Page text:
Donegal photos

Exploring some of the popular visitor sites along the Wild Atlantic Way

My road trip with my eight-year-old twins exploring the Wild Atlantic Way.

My plans to go to Donegal for St Patrick’s weekend this year were tainted by Covid and everything had to be canceled. I was devastated as it was my birthday also that weekend and at this stage, I feel Covid has robbed me of three birthdays – one of which was a milestone.
After I licked my wounds, I planned another trip for a week with my children at Easter. I have eight-year-old twins and I love to do trips with the children around Dublin and further afield. A friend in Bundoran sourced a cabin for me in Rossnowlagh, near Ballyshannon and my friend was joining me for two days later in the week also, so we needed a good size cabin.

I filled up the car with food, clothes, sleeping bags, hot water bottles and two Nintendo switches. It was detrimental that the cabin had Wifi (the only request from my twins) although I had planned on not being in the cabin too much and out exploring Donegal.
The furthest I had driven to date was to Wexford (I am only driving for six years) and I wanted to push myself out of my comfort zone. Donegal came up at about three hours on Google Maps from my home in Cabinteely, South County Dublin. I drove on the M3 and the N3 through Virginia and stopped in Cavan for a cuppa and a stretch and continued on to Bundoran. The next part of our drive into Bundoran brought us off the beaten track and we took in a few lake stops to take photos, followed by a rollercoaster road experience that had the children screaming with excitement as we felt like we were on the big dipper.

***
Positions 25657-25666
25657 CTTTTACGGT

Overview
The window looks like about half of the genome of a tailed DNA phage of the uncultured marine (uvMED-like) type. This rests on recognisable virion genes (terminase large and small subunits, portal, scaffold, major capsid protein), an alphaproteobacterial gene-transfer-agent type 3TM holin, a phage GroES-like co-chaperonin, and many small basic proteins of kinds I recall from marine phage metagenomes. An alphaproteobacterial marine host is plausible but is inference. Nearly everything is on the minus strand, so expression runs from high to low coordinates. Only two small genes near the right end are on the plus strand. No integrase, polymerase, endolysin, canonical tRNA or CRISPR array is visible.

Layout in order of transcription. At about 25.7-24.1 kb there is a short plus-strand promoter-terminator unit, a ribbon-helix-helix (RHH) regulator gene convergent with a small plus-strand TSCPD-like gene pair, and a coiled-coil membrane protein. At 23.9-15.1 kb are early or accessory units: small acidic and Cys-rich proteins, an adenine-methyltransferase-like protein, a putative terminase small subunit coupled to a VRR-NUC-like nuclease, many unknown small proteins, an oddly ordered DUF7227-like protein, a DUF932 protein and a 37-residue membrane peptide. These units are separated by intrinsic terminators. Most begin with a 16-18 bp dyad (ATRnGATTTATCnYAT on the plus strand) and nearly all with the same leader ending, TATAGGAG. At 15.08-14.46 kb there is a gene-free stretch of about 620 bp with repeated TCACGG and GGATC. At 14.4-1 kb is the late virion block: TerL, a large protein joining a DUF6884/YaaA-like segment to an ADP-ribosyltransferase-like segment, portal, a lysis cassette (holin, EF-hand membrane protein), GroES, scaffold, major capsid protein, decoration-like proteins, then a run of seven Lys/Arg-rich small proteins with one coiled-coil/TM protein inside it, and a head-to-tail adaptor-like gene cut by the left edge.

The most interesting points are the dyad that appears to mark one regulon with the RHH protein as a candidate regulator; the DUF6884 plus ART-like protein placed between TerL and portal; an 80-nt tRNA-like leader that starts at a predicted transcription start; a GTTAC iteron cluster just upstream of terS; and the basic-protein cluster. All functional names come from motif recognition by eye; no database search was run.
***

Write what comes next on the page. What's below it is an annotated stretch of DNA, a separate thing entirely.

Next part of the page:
When we reached Bundoran, I was surprised at how big it was and I stopped for a cuppa in one of many eclectic coffee shops. As I drove through Bundoran, the sea caught my eye down a side street and I found myself down at Bundoran beach where The Great Northern Hotel is perched on the best spot in Bundoran, overlooking Donegal Bay and the main beach. I understand now the term and description of this rugged coast as the wild Atlantic way.
Passing through the town of Ballyshannon – Rory O’ Gallagher’s hometown, he is there statuesque, commemorated in the town center. Our cabin was at the back of a house in upper Creevy and in the perfect spot away from any kind of bustle. All I heard were cows, sheep and the sound of the sea. I wanted to try every swimming spot I came across beginning with the local ones in Bundoran which included Bundoran Pier, the nun’s pool and Creevy Pier. Eager to see what was around me, I drove down to see my local beach – breathtaking Rossnowlagh beach. I loved it so much, I went back numerous times in a week as it was five minutes drive from my cabin.
It really takes your breath away when you drive down the slipway and onto the beach. Surfer’s paradise for sure as the waves pounded onto the beach. The popular viewpoint from Smuggler’s Creek Inn is a stone’s throw away from the beach if you are driving.
The next day we ventured into Sligo and the drive from Bundoran into Sligo took my breath away. When Benbulben came into my view, it was hard to drive without taking glimpses of this mountain. And I noticed there was a Benbulbin forest walk sign along the way also. I’m not sure if it is suitable for children.
We passed through lovely towns including Grange and a sign for Streedagh beach veered me off track again. The vast space at this beach is super for flying kites and to run the legs off very active children. We visited the Strandhill market in a hangar in Sligo airport, a lovely spot for arts, crafts and the best cakes and food.